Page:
Hemp seed is an excellent source of protein. It far outshines flaxseed in this area, providing almost 7 grams in 2 tablespoons. This is equal to the amount of protein found in two egg whites. This is almost double the amount of protein as flaxseed which contains 5.7 grams in a 3 tablespoon serving.
Hemp seed protein is not typical in that it contains all essential amino acids, the building blocks of protein. It contains all 20 known amino acids, not to mention all 9 of the essential amino acids.
Hemp seed is second only to the soybean in protein content. However, hemp protein is free of trypsin inhibitors which block protein absorption and free of oligosaccharides that are present in soy.
About 65% of hemp seed protein is made of the globulin protein known as Edestin that is found exclusively in hemp seed. It aids in digestion and is the backbone of the cell’s DNA. Albumin is also present, a protein similar to those found in egg whites.
Winner: Hemp oil
Iron and Zinc
Hemp oil contains both iron and zinc, which are both very important for body functions. Iron is a mineral that your body needs for growth and development. It is used to make hemoglobin for the blood and myoglobin for the muscles, as well as used to make some hormones.
Zinc helps the immune system fight off bacteria and viruses. It is also needed to make proteins and DNA. Especially during pregnancy, infancy, and childhood, zinc is needed to grown and develop properly.
Flax oil on the other hand has no mineral content.
Winner: Hemp oil
In Your Diet
Both hemp oil and flaxseed oil are a bit too fragile for cooking. They both must be refrigerated to avoid rancidity and oxidation. The two have low smoke points, which means you can’t cook anything with them.
But, hemp oil has one of the lowest amounts of saturated fat and the highest amount of polyunsaturated fat in cooking oils. It has about 75 to 80% polyunsaturated fatty acids, compared to 29% in flaxseed oil and 28% in canola oil. This is highest in the plant kingdom and is unique among vegetable oils.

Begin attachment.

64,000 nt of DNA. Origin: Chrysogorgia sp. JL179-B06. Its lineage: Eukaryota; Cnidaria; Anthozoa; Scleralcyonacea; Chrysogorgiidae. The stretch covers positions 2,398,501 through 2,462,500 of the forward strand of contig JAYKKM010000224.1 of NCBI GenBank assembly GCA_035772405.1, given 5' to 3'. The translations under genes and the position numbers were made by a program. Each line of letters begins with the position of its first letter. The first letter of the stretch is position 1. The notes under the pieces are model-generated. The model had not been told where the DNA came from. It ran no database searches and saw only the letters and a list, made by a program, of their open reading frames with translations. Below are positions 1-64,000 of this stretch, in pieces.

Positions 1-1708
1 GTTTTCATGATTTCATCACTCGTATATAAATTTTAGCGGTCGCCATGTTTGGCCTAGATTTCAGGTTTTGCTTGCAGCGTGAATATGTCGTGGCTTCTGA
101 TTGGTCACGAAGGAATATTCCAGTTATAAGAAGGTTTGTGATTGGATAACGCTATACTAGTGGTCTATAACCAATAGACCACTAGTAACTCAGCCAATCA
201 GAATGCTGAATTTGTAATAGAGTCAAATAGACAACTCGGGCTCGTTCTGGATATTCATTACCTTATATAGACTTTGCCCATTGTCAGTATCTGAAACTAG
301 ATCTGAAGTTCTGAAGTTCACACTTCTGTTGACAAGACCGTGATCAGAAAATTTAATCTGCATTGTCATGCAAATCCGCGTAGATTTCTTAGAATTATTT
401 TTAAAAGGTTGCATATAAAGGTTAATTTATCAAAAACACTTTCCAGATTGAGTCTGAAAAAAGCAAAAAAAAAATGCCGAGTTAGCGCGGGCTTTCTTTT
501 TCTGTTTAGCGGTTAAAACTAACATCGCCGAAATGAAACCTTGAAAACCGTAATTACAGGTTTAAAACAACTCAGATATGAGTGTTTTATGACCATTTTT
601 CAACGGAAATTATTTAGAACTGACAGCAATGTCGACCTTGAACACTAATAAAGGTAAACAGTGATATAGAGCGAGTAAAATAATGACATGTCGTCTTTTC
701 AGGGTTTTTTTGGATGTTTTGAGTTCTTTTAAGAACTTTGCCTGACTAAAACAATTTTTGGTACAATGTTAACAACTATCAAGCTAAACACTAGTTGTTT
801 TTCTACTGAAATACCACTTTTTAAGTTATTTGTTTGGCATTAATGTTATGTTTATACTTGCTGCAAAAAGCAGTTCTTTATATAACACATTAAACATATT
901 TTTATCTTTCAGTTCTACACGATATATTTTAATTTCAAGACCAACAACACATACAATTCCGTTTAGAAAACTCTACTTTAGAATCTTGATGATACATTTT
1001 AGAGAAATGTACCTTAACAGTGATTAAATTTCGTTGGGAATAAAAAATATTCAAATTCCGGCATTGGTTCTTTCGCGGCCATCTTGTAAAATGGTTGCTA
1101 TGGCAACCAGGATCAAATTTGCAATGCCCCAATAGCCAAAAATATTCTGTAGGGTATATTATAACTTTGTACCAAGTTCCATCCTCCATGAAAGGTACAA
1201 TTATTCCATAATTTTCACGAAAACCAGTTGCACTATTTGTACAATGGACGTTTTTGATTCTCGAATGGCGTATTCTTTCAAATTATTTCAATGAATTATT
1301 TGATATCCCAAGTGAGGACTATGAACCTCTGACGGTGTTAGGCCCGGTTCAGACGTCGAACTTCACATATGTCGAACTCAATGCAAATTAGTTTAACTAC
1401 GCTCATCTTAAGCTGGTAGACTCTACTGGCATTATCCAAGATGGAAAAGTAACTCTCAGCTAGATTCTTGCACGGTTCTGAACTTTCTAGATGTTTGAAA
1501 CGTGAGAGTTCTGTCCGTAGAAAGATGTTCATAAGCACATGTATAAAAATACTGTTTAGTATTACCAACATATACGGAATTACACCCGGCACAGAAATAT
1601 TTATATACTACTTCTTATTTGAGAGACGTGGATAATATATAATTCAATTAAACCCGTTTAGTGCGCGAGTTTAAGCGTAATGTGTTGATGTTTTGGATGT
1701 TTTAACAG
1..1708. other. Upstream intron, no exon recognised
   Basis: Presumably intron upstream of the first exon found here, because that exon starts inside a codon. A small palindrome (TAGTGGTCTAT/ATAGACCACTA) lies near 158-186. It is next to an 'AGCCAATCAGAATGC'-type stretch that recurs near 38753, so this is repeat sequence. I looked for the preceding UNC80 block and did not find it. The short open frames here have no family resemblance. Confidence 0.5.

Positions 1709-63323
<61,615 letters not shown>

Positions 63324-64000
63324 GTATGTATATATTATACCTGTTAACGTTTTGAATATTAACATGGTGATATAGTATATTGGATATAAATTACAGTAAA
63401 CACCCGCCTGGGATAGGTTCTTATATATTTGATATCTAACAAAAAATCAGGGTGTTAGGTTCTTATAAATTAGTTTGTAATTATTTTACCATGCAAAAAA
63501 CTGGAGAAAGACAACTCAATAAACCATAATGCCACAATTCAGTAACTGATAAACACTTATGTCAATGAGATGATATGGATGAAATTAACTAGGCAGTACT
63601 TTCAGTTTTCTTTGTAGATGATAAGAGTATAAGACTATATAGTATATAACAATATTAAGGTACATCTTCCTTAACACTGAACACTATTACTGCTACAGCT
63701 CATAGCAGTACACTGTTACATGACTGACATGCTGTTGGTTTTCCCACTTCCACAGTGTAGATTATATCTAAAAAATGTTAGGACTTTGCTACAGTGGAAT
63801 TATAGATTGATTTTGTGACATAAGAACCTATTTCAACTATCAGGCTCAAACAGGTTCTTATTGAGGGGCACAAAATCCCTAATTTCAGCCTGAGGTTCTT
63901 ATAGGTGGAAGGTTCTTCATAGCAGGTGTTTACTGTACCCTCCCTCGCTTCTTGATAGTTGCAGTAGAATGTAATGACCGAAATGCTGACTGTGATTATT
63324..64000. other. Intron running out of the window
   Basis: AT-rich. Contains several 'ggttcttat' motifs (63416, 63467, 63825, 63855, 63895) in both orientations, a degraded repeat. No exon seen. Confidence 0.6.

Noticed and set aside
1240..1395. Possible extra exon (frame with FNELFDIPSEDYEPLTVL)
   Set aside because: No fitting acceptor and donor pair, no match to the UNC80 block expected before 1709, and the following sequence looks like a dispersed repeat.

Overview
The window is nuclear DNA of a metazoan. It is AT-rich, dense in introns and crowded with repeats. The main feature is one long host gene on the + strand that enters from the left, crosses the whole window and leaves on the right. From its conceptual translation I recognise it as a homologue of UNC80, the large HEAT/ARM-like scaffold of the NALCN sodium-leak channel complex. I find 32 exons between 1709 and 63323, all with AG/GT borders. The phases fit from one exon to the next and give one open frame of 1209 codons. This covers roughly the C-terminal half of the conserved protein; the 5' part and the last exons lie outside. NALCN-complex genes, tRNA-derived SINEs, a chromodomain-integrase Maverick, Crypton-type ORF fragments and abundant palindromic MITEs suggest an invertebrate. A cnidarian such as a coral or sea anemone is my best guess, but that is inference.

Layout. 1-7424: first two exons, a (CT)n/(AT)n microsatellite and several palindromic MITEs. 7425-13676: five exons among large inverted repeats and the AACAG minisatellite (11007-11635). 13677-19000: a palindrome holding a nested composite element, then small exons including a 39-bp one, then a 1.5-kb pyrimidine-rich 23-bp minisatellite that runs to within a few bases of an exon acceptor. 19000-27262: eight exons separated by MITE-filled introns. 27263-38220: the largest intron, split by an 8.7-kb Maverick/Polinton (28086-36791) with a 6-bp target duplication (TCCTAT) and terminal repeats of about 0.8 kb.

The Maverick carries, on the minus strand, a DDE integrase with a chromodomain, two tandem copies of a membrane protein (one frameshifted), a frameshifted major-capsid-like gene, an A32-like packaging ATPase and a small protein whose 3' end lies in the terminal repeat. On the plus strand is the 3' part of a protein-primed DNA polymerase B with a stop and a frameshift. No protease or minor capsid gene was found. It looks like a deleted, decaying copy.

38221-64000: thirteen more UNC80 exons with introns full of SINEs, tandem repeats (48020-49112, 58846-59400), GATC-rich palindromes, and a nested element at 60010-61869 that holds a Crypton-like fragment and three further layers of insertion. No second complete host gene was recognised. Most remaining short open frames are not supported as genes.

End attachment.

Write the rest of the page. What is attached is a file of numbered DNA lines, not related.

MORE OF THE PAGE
These kinds of fats are great for lowering your LDL, the bad cholesterol. This in turn lowers the risk of heart disease.
To incorporate hemp oil into your diet, combine it in any of the following:
- Salad dressings
- Protein shakes
- Sandwich spreads
- Cold soups
Both flax and hemp seeds are high in calories, but flax has slightly more.
Winner: Hemp oil
Hemp Oil Wins in the Head-to-Head
Hemp oil has earned its name as one of the world’s healthiest oils. And although flaxseed oil shares a lot of the same great health benefits, hemp oil edges out on top. Hemp oil is high in protein, EFAs, vitamins, and minerals. You can use it for anything from skincare to arthritis to stress to a tasty dressing on a salad. The benefits of the hemp plant just go on and on...
As a disclaimer, we want to state that this content is for informational purposes only. It is not provided to diagnose, treat, cure, or prevent any disease or ailment. It should not be interpreted as instruction or medical advice to displace the advice of your doctor or other medical professionals. We recommend talking to your doctor to prepare a treatment plan for any diseases or ailments.